… But it is encouraging that governments no longer monopolise money. If the reach and influence of currencies such as Bitcoin continue to grow, the internet may yet eventually achieve what F.A. Hayek, the Nobel prize winning economist, called for many decades ago: competing currencies that finally force monetary authorities to get their act together.”

The rise of Bitcoin comes at a time when a major world currency is believed to be on its last legs; the Euro. The troubles of Cyprus (and those of Greece/Spain to name a few) are rightly pushing populations to understand the major fallacy behind fiat money, thus driving this spotlight on such digital currencies.

As mentioned in the article, the value of Bitcoin has risen sharply, so much so that it is already being dismissed as a bubble. It is important to note that the market mechanisms that are driving this appreciation in value are still one of the components of the global ribanomic system, therefore exposing a key misunderstanding that if one false system is to be replaced, it will not necessarily mean the end of the troubles associated with ‘The Market’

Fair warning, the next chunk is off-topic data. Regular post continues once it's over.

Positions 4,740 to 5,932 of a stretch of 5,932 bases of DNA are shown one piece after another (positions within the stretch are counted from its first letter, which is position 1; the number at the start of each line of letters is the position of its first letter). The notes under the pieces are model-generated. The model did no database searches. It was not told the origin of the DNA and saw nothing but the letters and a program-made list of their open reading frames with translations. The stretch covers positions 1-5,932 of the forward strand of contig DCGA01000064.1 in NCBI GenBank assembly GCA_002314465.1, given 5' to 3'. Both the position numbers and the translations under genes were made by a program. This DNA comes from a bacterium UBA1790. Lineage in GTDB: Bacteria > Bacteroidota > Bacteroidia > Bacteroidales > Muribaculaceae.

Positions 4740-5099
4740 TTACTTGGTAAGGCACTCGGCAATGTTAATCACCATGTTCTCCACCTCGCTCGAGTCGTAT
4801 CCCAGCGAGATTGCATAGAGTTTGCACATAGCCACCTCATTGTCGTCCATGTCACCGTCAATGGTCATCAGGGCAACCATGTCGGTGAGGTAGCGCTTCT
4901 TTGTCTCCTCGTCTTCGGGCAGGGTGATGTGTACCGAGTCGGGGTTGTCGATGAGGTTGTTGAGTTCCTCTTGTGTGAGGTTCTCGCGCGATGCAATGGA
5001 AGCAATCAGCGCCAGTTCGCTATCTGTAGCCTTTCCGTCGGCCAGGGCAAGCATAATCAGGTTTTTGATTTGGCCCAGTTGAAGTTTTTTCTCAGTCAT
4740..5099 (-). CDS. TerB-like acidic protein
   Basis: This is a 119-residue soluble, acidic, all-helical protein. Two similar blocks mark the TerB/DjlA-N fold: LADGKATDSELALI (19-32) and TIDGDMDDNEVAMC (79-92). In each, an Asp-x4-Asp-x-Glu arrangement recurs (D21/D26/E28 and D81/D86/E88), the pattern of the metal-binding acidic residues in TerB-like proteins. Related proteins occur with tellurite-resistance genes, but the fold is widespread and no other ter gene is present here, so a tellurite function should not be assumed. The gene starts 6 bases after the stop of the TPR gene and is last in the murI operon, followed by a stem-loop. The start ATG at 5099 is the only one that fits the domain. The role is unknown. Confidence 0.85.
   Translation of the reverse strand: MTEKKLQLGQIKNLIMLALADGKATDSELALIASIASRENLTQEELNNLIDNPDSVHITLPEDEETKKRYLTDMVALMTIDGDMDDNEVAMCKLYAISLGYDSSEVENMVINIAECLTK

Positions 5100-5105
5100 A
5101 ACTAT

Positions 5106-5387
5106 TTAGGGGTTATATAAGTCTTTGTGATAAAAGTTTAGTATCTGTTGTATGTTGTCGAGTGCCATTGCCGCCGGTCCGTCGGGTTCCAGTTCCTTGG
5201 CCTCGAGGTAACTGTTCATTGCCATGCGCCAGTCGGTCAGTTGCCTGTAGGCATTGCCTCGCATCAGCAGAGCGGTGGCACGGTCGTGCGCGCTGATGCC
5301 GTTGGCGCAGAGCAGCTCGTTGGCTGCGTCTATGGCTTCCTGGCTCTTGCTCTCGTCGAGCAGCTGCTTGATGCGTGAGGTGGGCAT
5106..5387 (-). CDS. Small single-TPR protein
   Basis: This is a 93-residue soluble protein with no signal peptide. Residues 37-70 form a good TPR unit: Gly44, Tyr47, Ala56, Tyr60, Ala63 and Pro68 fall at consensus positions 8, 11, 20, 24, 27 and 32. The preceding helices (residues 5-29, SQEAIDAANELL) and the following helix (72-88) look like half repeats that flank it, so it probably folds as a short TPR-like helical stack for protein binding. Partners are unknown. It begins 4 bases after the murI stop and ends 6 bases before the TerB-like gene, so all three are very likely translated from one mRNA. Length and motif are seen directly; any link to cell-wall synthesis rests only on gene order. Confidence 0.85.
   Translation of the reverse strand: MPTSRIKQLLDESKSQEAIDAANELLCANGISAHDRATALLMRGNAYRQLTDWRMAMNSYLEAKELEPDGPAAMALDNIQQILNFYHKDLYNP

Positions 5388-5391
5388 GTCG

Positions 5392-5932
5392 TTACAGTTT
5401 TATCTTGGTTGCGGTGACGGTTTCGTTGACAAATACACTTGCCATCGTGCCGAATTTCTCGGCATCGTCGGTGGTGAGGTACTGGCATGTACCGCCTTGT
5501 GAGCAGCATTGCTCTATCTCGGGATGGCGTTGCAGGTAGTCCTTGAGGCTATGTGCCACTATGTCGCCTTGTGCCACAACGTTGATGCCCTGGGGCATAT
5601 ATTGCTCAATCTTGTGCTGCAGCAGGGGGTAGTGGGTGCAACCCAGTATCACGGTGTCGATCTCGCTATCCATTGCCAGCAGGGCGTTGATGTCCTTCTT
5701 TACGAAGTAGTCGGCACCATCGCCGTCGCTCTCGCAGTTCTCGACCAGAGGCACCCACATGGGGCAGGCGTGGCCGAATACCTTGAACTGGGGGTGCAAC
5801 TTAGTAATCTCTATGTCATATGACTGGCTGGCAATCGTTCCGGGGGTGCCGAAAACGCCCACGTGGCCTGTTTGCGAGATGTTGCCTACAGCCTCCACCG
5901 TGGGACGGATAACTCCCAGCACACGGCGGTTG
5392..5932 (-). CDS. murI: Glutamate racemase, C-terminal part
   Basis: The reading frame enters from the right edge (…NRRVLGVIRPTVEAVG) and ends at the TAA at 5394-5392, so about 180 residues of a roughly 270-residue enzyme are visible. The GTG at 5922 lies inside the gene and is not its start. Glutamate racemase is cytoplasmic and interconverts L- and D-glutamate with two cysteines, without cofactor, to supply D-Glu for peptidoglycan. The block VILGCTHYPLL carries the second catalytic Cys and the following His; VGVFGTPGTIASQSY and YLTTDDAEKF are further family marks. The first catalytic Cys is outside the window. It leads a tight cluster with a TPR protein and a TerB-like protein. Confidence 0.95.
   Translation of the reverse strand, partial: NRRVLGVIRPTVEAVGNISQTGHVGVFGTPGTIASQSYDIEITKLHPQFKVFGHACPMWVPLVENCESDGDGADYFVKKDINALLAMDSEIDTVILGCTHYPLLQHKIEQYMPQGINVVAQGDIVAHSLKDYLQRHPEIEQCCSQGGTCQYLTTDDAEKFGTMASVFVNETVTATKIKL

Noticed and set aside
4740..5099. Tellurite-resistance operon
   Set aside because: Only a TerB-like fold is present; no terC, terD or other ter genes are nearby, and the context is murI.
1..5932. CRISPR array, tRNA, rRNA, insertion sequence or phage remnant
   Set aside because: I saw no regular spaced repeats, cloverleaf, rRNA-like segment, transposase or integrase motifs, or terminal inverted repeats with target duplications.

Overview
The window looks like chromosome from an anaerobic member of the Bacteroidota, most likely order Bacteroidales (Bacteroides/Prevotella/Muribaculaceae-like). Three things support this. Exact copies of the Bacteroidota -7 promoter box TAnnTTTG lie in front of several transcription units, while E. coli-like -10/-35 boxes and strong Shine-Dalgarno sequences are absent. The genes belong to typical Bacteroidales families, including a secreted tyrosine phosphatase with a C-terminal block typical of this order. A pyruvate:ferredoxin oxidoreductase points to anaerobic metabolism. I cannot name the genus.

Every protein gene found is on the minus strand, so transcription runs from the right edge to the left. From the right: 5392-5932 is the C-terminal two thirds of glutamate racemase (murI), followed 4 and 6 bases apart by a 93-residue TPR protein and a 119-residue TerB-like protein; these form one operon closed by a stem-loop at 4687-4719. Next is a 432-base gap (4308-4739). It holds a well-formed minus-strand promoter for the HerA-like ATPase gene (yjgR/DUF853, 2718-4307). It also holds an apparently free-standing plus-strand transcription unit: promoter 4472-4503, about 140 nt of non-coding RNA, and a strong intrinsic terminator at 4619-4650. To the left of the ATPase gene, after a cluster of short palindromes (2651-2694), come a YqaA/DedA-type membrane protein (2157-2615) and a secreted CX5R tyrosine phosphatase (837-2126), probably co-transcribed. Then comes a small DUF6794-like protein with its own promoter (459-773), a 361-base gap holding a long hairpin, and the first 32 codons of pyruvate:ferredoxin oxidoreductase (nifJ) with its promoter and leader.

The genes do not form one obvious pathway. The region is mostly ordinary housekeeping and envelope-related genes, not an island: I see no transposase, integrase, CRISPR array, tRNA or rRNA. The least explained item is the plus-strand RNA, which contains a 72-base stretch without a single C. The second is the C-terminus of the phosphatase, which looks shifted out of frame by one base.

I would also add that digital currencies still allow users to determine the changing value of this currency, albeit with some controls, since it has no intrinsic value – this is a key reason why some observers prefer commodity based currency

The important point behind this is that when we bring forward alternatives, the mechanisms must be holistically free from the workings of the current system; otherwise we are simply dealing with the same problem in a different guise

Those wanting to learn more about paper money system and the thoughts of the renowned economist, Fredick Hayek, can view this site mentioned in earlier blog posts;